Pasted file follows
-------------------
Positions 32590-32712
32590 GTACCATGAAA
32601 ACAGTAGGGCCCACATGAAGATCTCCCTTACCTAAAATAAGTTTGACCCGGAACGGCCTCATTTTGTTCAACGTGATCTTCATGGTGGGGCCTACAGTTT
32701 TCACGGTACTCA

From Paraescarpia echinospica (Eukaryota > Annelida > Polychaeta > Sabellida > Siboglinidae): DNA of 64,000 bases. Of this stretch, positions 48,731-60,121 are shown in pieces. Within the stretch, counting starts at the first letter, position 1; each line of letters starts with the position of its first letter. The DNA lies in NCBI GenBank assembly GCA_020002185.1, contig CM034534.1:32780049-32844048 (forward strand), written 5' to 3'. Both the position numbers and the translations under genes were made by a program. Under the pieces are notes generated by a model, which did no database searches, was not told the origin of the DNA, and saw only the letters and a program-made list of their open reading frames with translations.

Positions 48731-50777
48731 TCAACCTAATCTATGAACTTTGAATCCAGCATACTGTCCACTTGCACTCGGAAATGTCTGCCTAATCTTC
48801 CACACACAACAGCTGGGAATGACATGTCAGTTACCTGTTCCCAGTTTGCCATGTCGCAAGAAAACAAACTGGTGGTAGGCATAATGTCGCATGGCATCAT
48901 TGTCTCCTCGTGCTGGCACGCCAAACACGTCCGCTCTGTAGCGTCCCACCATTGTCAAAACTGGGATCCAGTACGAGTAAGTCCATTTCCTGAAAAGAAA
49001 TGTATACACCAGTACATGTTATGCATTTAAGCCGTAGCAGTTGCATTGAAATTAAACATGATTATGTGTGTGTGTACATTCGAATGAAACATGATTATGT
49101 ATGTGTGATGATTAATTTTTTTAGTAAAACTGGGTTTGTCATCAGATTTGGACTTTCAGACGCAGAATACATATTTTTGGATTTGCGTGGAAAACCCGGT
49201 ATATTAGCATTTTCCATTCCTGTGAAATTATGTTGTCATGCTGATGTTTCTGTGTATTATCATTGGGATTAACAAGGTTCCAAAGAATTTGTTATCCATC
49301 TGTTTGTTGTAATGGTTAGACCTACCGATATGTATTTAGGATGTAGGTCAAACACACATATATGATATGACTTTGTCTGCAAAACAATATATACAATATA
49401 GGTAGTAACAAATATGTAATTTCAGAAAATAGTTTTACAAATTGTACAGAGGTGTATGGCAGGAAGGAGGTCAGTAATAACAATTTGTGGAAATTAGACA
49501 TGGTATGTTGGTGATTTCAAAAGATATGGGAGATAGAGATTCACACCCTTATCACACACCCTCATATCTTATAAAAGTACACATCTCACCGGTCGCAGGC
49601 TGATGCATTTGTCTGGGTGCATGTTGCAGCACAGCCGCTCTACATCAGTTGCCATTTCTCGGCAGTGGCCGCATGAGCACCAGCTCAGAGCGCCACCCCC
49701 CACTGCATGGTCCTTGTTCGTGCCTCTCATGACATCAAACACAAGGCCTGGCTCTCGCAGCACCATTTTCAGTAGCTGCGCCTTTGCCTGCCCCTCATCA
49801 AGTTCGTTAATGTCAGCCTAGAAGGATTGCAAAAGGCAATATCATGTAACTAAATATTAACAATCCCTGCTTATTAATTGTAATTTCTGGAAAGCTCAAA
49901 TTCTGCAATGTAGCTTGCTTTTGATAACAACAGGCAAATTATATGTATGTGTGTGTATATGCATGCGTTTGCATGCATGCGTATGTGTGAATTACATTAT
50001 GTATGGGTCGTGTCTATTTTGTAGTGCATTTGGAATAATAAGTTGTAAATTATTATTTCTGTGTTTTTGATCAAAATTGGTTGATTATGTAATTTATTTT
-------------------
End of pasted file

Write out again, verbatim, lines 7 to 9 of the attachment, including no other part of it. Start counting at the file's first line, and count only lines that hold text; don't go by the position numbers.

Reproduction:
48731 TCAACCTAATCTATGAACTTTGAATCCAGCATACTGTCCACTTGCACTCGGAAATGTCTGCCTAATCTTC
48801 CACACACAACAGCTGGGAATGACATGTCAGTTACCTGTTCCCAGTTTGCCATGTCGCAAGAAAACAAACTGGTGGTAGGCATAATGTCGCATGGCATCAT
48901 TGTCTCCTCGTGCTGGCACGCCAAACACGTCCGCTCTGTAGCGTCCCACCATTGTCAAAACTGGGATCCAGTACGAGTAAGTCCATTTCCTGAAAAGAAA